Employee engagement is one of the main keys to organization's success. Despite that, most leaders are not investing enough in it. They are usually too busy with other things or think that it has nothing to do with them. But if you want to optimize your growth, there is no way around employee engagement drivers.
When it comes to employee engagement drivers, managers continue to overlook the most obvious and the most important. So what are the drivers of employee engagement? Gaining a greater understanding of the five core drivers of employee engagement allows your organization to get more done, faster.
Here are five core drivers of employee engagement many organizations often ignore or underestimate!
1. Employees should be given opportunities to create an impact on the organization's future
Research from the Harvard Business Review shows that when employees are proud of the company they work for, it has a direct impact on their engagement. It also states that when employees feel pride in their employer, it “encourages positive behaviors that benefit customers, such as increased effort and creativity.”
But here’s the problem:
Many managers have trouble helping employees see how their contributions make a difference. In fact, according to Gallup research, only 33% of employees strongly agree that they know what their company stands for or where it is going. Add in the fact that only 32% of employees strongly agree that their opinions count at work, and it becomes evident why so many employees lack motivation in today’s workplace.
Employees need to know how their work helps customers and contributes to the organization’s goals and vision.
2. Organizations should focus on employee's desire to be a part of something larger than themselves
One of the most important yet overlooked aspects of employee engagement is people's desire to make a difference. People want to feel they can make a contribution, and we've seen this in the way people give their time and money to charities.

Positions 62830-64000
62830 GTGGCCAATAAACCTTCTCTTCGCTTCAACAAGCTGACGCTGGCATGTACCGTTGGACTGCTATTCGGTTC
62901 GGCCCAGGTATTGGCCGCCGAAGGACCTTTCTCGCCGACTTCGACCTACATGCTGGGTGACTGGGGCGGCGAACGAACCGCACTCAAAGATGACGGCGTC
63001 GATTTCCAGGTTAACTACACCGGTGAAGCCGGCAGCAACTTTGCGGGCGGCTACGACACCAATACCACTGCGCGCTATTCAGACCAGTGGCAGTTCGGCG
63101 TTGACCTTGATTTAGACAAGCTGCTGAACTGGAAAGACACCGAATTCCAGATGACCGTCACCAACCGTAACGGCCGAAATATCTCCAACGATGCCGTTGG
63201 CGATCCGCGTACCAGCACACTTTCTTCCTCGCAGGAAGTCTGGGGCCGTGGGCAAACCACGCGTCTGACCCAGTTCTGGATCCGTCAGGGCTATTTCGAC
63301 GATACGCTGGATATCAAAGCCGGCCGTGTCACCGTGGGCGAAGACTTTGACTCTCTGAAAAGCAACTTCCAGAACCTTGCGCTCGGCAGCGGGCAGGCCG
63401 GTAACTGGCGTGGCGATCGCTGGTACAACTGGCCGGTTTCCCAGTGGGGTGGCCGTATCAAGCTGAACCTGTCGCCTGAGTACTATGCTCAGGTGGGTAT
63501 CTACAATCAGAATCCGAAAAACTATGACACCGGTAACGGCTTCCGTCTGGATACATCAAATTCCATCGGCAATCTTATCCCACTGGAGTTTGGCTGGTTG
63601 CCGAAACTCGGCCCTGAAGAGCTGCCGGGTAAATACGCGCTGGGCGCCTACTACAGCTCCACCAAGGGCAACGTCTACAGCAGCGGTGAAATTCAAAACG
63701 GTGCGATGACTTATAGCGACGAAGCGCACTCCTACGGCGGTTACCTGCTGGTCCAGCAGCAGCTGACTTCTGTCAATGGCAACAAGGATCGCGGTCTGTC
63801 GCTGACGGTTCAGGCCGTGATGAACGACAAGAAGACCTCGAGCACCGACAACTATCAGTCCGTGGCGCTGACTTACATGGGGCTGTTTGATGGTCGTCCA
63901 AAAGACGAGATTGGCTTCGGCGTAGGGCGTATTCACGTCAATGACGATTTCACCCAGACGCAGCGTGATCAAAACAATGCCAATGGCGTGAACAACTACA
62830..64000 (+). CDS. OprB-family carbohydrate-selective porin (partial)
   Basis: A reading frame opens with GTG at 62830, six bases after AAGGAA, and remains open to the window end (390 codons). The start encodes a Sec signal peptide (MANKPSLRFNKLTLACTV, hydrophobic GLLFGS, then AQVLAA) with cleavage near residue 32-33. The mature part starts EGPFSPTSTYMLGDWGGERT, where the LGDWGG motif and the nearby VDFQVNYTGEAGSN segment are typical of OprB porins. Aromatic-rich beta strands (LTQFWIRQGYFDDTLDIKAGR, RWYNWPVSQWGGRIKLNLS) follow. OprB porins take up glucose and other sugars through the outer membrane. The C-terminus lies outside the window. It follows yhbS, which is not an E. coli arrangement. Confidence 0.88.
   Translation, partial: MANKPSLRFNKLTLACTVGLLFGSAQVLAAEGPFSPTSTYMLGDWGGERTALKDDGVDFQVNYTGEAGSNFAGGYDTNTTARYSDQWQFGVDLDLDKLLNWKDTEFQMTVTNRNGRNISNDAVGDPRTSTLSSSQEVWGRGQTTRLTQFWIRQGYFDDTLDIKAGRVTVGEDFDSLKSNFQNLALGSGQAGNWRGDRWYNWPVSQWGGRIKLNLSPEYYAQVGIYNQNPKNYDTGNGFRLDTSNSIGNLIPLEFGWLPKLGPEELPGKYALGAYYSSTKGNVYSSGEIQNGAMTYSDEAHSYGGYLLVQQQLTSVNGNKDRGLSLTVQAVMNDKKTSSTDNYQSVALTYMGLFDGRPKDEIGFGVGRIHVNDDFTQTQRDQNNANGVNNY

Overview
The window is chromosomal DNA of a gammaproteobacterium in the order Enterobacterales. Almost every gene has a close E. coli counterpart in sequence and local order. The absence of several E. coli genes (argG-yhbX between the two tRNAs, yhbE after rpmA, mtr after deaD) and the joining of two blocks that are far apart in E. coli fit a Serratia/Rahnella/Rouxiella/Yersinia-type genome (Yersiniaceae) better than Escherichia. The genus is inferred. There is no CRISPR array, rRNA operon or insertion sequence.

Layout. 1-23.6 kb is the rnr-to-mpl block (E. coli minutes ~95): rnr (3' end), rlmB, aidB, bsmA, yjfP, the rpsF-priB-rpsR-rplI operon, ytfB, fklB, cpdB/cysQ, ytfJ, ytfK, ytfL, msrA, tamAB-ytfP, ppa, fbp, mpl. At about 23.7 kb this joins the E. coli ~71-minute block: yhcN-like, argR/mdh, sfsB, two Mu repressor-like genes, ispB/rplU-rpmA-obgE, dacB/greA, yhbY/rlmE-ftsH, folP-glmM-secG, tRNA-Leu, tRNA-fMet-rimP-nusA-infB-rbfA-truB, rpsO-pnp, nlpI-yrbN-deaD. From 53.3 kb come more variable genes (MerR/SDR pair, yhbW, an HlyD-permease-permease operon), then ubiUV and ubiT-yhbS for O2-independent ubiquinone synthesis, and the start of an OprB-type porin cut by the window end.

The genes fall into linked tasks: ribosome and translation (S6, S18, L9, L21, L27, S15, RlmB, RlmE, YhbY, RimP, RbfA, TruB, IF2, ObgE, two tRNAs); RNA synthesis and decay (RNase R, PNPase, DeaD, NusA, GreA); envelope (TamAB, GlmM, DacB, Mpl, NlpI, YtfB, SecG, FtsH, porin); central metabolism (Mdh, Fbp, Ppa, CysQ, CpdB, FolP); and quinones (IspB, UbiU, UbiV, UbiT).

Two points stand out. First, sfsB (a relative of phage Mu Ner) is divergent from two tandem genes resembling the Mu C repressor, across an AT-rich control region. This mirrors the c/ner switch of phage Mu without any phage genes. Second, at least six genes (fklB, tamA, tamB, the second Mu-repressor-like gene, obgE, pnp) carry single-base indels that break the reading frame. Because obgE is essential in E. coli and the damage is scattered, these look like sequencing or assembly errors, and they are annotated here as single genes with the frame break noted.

We're also seeing it in the business world as employees are more concerned than ever about corporate social responsibility and having an employer that does good for society.
So what does this mean for companies? It means that you need to be able to articulate where your organization is going, why this matters, and how every single person in your organization can contribute toward making it happen.
The best examples of this come from organizations such as Google, with their 'Don't Be Evil' mantra, or TOMS Shoes, which donates one pair of shoes for each pair purchased. These are clear examples of purpose-driven organizations and when you get it right, your people will become your biggest brand advocates.
3. Organization should address the employees' need to have a greater sense of purpose
Employees' need to have a greater sense of purpose is the most significant driver of employee engagement. Organizations tend to think of employees as resources and focus on their monetary value. This approach fails to tap into their human potential.
Employees can make a far greater contribution if they feel that what they do matters and that they are making an impact. They want to know that while they are doing their routine work, they are also making a difference in the lives of others.
Contrary to popular belief, you do not need to be working for a non-profit organization or helping people directly in order to achieve this sense of purpose. In fact, you can find this sense of purpose in any type of organization or job role if you look for it!